with a panelled corset and bead-encrusted neckline.

 

Online encyclopaedia Wikipedia describes “haute couture” as a French word for “high fashion or high dressmaking”. It further says it is high-end fashion that is constructed by hand from start to finish, made from high quality, expensive, often unusual fabric and sewn with extreme attention to detail and finished by the most experienced and capable sewers, often using time-consuming and hand-executed techniques.

LaGrange agrees.

His designs are constructed with luxurious and quality fabrics, sourced from the world’s most respected fabric manufactures such as Jakob Schlaepfer in Switzerland and Solstiss in Paris.

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Picture by Johann Delport 

Valentino, Chanel and Dior are some of his favourite haute couture masters.

“Haute couture is a way of putting a garment together, the techniques, the fabric choices, the styling, the proportions… it’s like being an architect.

“You get fashion and you get couture, and I always say, couture is a lifestyle’,”
says LaGrange.

“Couture is made for the body. The fabric, workmanship and proportions are key. Not a lot of people do couture because it’s very expensive.

“I could afford to do things differently when I started out because I had highend
clients.

“Whereas new designers are struggling more because they haven’t really found themselves and their signature… I always knew what I wanted to do,” he explains.

“Real couture takes months to create if everything is done by hand. It can take up to six months, which makes it very expensive.

“The word ‘couture’ today is so widely used and most people don’t understand it. It’s a lifestyle because you can’t wear couture every day. I always say that couture is not a party dress, it’s a lifestyle,” says LaGrange.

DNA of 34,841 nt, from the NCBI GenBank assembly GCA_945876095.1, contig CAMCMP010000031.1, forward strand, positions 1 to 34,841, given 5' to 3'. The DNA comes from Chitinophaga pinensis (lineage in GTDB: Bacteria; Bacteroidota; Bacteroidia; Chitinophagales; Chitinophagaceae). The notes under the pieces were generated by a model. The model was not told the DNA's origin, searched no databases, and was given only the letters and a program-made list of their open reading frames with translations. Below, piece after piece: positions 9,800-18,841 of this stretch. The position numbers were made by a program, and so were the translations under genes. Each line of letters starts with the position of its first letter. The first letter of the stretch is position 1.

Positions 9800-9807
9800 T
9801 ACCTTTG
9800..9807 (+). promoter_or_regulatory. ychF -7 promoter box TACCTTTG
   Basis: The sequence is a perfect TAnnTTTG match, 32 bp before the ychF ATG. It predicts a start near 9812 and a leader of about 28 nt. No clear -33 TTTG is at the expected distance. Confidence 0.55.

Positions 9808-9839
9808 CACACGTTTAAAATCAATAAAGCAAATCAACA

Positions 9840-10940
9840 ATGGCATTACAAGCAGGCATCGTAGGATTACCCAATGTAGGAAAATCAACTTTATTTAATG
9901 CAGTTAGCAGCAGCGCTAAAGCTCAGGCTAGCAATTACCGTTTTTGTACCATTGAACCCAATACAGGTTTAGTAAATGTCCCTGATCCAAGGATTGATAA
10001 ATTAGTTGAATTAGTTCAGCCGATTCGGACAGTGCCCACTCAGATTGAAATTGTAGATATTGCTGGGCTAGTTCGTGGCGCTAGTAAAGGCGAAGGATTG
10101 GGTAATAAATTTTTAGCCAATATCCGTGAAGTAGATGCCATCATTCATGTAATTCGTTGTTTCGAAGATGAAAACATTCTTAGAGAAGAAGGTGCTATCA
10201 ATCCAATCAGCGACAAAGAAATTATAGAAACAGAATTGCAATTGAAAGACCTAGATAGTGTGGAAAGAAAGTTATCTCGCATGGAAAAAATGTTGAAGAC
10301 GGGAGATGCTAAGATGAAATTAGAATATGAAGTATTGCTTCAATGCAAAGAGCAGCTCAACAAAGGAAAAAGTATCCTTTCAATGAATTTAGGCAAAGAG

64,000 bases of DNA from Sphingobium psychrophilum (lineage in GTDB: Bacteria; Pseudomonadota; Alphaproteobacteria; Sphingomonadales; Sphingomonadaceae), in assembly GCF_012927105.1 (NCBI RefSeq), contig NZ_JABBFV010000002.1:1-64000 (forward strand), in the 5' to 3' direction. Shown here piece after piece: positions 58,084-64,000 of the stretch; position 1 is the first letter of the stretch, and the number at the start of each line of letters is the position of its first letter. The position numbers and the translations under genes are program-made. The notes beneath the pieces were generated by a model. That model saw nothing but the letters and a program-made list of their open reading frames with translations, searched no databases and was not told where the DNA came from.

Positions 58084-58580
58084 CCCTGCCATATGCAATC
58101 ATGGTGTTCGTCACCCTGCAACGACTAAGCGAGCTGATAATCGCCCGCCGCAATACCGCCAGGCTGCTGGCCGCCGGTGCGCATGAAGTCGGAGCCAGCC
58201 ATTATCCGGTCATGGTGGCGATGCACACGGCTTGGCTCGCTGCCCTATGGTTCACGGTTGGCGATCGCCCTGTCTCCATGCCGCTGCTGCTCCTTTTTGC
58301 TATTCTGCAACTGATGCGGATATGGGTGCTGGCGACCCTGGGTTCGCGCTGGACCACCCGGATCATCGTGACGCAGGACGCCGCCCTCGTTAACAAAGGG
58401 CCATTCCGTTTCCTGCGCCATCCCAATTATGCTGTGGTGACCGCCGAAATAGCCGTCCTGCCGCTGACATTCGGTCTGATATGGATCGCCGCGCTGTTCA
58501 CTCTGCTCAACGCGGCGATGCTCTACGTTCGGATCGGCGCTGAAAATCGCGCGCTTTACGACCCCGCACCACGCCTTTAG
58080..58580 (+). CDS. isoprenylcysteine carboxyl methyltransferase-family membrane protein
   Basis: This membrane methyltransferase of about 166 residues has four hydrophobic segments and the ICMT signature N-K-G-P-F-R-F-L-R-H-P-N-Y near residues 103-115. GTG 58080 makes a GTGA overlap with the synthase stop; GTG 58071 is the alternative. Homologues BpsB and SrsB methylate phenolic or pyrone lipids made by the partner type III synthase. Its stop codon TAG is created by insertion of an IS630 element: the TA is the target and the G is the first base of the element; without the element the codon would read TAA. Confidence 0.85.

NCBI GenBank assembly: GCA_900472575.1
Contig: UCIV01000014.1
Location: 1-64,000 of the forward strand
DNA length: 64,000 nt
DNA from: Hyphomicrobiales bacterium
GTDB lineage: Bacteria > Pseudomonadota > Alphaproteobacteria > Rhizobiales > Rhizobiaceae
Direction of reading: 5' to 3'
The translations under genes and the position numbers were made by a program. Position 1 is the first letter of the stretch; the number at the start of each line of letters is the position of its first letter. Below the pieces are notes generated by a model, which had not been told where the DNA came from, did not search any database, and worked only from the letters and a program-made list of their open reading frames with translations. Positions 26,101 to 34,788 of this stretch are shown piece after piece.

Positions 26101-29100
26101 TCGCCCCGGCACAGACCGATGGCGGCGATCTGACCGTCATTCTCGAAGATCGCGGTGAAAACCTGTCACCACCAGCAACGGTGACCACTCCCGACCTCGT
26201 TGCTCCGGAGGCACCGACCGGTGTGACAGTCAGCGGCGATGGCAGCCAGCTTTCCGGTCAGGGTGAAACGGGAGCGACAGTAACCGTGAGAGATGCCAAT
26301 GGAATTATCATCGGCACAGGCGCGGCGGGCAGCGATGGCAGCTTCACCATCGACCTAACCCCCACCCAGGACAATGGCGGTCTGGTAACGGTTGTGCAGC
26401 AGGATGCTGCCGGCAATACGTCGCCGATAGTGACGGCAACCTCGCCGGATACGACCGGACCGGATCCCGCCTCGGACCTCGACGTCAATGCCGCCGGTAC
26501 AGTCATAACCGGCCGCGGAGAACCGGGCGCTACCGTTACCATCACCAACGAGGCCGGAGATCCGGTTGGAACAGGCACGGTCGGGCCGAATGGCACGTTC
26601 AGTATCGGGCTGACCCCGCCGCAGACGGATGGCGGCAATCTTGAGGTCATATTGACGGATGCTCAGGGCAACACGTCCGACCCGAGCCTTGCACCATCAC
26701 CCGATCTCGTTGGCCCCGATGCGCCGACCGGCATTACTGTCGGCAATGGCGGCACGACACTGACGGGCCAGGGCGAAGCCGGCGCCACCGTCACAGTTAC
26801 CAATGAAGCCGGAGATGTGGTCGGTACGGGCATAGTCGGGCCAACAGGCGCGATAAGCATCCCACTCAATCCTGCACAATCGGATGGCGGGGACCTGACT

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Picture by Johann Delport 

He describes his typical client as an elegant, confident, strong and powerful  woman who knows who she is, what she wants and who is not afraid to draw attention to herself. The demand for his services is great, with a stream of orders coming in throughout the year, says LaGrange.

“I am a very simple and plain designer, but I am over-the-top at the same time. Sometimes we have to work quickly to produce a garment which is not really
proper couture, but an illusion”

“Also, if you do proper couture, the dress may appear outdated, so we cheat here and there to make it more modern.

“Sometimes we do very simple wedding dresses and sometimes over-the-top extravagant gowns. I enjoy the whole process, from the start to seeing the end product;”

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Picture by Johann Delport 

“It gets frustrating sometimes, but I love doing things such as the beading by hand. I have dressed a lot of people over the years, high-end people who live the couture lifestyle”

“ I never planned on being a wedding designer, but I did one wedding dress and everyone loved it – and they kept calling.

“I always say that if you dress a bride and you don’t get clients from that wedding,
then you are doing something wrong. All my referrals are by word-of-mouth. I am fully booked and I don’t even have a website. I am active on social media, but I don’t really believe that’s how you get business”

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“It’s nice to be out there, but that is not how my clients work… They fly in and out
for consultations, from Paris and all over Europe…

“We create beautiful garments that people sometimes think are done by a European designer. They come here wanting one dress, but they leave with three”

“A lot of people ask me, ‘what awards have you won?’ I have won a couple, but it’s not the awards that make you famous, it’s the clients.

“You can have great people writing about you in magazines and you can do TV interviews – all of that is great for a brand, but at the and of the day they are going to pay for your lifestyle,” says LaGrange.